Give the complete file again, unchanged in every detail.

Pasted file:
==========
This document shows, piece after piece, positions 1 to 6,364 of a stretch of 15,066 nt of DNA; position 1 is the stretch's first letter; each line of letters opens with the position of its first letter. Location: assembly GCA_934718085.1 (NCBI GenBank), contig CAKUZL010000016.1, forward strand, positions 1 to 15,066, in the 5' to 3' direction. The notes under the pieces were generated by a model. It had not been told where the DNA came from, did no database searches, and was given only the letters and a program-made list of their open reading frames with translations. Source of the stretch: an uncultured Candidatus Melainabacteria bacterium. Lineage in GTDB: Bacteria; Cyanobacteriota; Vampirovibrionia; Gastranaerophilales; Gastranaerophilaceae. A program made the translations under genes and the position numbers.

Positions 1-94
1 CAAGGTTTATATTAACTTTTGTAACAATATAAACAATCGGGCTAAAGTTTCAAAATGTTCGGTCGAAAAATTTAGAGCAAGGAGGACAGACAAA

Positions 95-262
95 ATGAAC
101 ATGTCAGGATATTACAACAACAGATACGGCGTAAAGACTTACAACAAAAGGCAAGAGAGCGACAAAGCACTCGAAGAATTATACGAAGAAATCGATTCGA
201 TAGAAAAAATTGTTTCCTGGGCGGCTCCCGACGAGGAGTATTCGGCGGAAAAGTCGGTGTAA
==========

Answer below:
This document shows, piece after piece, positions 1 to 6,364 of a stretch of 15,066 nt of DNA; position 1 is the stretch's first letter; each line of letters opens with the position of its first letter. Location: assembly GCA_934718085.1 (NCBI GenBank), contig CAKUZL010000016.1, forward strand, positions 1 to 15,066, in the 5' to 3' direction. The notes under the pieces were generated by a model. It had not been told where the DNA came from, did no database searches, and was given only the letters and a program-made list of their open reading frames with translations. Source of the stretch: an uncultured Candidatus Melainabacteria bacterium. Lineage in GTDB: Bacteria; Cyanobacteriota; Vampirovibrionia; Gastranaerophilales; Gastranaerophilaceae. A program made the translations under genes and the position numbers.

Positions 1-94
1 CAAGGTTTATATTAACTTTTGTAACAATATAAACAATCGGGCTAAAGTTTCAAAATGTTCGGTCGAAAAATTTAGAGCAAGGAGGACAGACAAA

Positions 95-262
95 ATGAAC
101 ATGTCAGGATATTACAACAACAGATACGGCGTAAAGACTTACAACAAAAGGCAAGAGAGCGACAAAGCACTCGAAGAATTATACGAAGAAATCGATTCGA
201 TAGAAAAAATTGTTTCCTGGGCGGCTCCCGACGAGGAGTATTCGGCGGAAAAGTCGGTGTAA